...[Akins] cites sections of the 1968 gun control act that define a machine gun as any "weapon which shoots, is designed to shoot, or can be readily restored to shoot, automatically more than one shot, without manual reloading, by a single function of the trigger."

    "That's not what the Akins Accelerator does," he said. "It isn't a gun. It isn't a machine gun. It's an accessory; that's all it is. These guys are making it up as they go along."
    ...Similar to a Hellfire - which attaches to the trigger guard and already is on the market - the Accelerator was based on the practice of bump firing.

    Once the trigger is pulled, the Accelerator's spring mechanism takes over and the trigger reciprocates at high speed, using recoil resistance to imitate automatic fire
    .
    Where is the confusion here?

    It's been well known that select fire and fully automatic fire weaponry of any sort are not legal in modern times post '40s America.
    The means to do so by anything other than human triggering of a trigger is unlawful. It's been that way since forever and all manner of schemes and methods to skirt this have been refuted and lawfully denied.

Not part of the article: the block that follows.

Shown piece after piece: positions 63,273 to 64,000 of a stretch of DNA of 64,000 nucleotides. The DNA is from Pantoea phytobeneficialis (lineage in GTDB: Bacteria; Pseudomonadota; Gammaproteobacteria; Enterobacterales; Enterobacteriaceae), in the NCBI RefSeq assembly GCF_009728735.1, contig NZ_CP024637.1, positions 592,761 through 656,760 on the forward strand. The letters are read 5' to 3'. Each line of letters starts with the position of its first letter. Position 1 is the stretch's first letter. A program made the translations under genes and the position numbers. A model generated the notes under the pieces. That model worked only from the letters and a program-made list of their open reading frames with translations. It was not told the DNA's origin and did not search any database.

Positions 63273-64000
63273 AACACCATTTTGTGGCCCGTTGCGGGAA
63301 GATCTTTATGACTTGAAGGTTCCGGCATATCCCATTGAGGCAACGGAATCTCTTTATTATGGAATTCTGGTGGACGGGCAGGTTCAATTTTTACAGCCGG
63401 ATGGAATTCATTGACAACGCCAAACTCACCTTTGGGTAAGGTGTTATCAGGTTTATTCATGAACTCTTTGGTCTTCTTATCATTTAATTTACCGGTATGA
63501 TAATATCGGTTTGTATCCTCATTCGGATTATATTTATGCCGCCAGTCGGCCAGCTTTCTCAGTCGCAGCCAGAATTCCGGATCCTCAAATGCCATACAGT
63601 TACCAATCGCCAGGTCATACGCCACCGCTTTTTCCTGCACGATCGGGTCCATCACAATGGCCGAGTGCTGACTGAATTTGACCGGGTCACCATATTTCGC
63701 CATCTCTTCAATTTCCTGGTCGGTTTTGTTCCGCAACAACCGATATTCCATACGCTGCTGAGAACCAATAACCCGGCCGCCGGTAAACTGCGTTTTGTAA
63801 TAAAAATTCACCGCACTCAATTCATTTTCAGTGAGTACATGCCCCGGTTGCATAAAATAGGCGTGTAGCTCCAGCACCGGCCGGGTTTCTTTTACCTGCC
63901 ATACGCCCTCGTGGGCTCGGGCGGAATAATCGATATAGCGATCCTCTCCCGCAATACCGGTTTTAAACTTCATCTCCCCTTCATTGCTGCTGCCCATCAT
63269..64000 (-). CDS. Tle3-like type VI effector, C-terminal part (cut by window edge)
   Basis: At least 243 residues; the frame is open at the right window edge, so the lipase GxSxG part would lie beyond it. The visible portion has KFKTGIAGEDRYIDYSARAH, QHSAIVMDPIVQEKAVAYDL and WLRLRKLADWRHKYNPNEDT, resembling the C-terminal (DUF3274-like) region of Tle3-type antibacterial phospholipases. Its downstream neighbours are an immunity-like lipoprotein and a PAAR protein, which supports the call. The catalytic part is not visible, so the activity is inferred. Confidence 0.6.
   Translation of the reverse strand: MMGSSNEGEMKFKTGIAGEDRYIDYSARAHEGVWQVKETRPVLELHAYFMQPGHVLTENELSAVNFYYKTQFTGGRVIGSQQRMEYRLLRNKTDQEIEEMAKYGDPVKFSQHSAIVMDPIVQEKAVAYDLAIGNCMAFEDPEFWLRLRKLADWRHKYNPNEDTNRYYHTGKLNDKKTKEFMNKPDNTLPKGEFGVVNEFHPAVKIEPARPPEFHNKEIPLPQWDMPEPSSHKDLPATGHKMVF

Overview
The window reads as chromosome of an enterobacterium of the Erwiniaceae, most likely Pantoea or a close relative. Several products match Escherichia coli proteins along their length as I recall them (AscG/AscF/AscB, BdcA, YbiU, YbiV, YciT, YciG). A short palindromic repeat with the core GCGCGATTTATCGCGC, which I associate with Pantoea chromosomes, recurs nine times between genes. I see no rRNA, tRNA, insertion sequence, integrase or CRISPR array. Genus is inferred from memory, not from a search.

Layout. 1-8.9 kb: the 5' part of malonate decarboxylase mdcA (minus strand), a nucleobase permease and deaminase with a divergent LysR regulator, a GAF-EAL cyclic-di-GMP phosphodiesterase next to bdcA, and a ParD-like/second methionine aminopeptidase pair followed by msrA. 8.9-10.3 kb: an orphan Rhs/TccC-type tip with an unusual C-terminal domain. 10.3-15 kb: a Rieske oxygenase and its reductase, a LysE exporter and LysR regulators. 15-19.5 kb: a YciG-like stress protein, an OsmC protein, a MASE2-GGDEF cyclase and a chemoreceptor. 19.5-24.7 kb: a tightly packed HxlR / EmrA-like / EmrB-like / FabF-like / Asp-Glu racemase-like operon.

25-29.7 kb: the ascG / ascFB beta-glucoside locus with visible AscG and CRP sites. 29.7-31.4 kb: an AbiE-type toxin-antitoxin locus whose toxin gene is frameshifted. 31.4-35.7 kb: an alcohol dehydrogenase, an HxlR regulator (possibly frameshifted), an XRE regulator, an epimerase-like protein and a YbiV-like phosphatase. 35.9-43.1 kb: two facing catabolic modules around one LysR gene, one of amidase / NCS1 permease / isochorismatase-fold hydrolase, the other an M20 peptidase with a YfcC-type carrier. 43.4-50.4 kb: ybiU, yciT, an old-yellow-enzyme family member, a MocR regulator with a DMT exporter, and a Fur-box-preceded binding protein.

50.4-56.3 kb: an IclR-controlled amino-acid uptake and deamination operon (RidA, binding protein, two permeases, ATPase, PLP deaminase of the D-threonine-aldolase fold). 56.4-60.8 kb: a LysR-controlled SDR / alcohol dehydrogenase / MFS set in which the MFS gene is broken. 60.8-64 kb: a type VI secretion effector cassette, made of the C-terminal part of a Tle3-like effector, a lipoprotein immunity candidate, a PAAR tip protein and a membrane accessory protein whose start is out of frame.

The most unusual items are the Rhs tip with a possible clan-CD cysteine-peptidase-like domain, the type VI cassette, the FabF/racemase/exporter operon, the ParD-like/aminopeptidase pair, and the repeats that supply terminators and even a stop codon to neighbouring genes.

That his advisors, attorneys, investors, his customers, and himself did not know this as fact is immaterial. Ignorance and error in judgment is no excuse.

    Akins makes it very clear in his own word describing the product that it results in automatic firing.
    Below is video of his product in action;

    Akins Accelerator
    YouTube - Akins Accelerator

    The product by action, description, and per definition is 'fully automatic' as it readily restores a firearm to shoot, automatically more than one shot, without manual reloading, by mechanically automated functioning of the trigger via a vis his add-on "accessory" device.
    This is crystal clear.

    The DEA may have made the mistake to imply or even award approval initially, but Akins and his advisors and his attorneys and his investors as well as buyers too should have known that the Govt. reserves the right to revers it's position on any given position at any time it feels appropriate and is lawful. This is nothing new and for a product such as this which obviously by description and real world action is a device for conversion (restoration) of a firearm to fully automatic functionality one could not reasonably have thought that it would go under radar for long even as it might have been ignored or even initially approved by the BATF.